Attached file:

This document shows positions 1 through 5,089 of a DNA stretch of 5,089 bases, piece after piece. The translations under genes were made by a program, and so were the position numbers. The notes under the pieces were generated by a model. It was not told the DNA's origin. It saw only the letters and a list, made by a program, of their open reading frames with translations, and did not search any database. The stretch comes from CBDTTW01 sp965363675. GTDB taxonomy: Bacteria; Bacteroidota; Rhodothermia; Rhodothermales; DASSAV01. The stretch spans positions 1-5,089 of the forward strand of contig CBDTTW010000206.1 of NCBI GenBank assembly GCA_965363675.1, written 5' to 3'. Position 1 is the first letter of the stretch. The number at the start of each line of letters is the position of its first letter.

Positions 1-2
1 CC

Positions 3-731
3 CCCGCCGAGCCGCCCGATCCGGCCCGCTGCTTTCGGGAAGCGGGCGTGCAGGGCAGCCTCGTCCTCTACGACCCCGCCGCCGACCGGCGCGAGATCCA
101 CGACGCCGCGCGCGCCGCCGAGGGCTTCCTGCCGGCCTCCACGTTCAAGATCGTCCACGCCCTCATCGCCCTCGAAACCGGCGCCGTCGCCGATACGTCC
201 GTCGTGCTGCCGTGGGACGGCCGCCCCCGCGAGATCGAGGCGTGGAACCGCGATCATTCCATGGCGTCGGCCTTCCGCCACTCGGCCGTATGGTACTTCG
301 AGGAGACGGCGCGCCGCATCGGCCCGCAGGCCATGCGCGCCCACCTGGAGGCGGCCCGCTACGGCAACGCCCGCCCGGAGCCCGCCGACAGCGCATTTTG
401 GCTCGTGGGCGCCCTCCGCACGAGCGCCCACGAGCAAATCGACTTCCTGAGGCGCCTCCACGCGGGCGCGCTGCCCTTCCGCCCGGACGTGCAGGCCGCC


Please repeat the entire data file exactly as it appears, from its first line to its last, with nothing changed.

This document shows positions 1 through 5,089 of a DNA stretch of 5,089 bases, piece after piece. The translations under genes were made by a program, and so were the position numbers. The notes under the pieces were generated by a model. It was not told the DNA's origin. It saw only the letters and a list, made by a program, of their open reading frames with translations, and did not search any database. The stretch comes from CBDTTW01 sp965363675. GTDB taxonomy: Bacteria; Bacteroidota; Rhodothermia; Rhodothermales; DASSAV01. The stretch spans positions 1-5,089 of the forward strand of contig CBDTTW010000206.1 of NCBI GenBank assembly GCA_965363675.1, written 5' to 3'. Position 1 is the first letter of the stretch. The number at the start of each line of letters is the position of its first letter.

Positions 1-2
1 CC

Positions 3-731
3 CCCGCCGAGCCGCCCGATCCGGCCCGCTGCTTTCGGGAAGCGGGCGTGCAGGGCAGCCTCGTCCTCTACGACCCCGCCGCCGACCGGCGCGAGATCCA
101 CGACGCCGCGCGCGCCGCCGAGGGCTTCCTGCCGGCCTCCACGTTCAAGATCGTCCACGCCCTCATCGCCCTCGAAACCGGCGCCGTCGCCGATACGTCC
201 GTCGTGCTGCCGTGGGACGGCCGCCCCCGCGAGATCGAGGCGTGGAACCGCGATCATTCCATGGCGTCGGCCTTCCGCCACTCGGCCGTATGGTACTTCG
301 AGGAGACGGCGCGCCGCATCGGCCCGCAGGCCATGCGCGCCCACCTGGAGGCGGCCCGCTACGGCAACGCCCGCCCGGAGCCCGCCGACAGCGCATTTTG
401 GCTCGTGGGCGCCCTCCGCACGAGCGCCCACGAGCAAATCGACTTCCTGAGGCGCCTCCACGCGGGCGCGCTGCCCTTCCGCCCGGACGTGCAGGCCGCC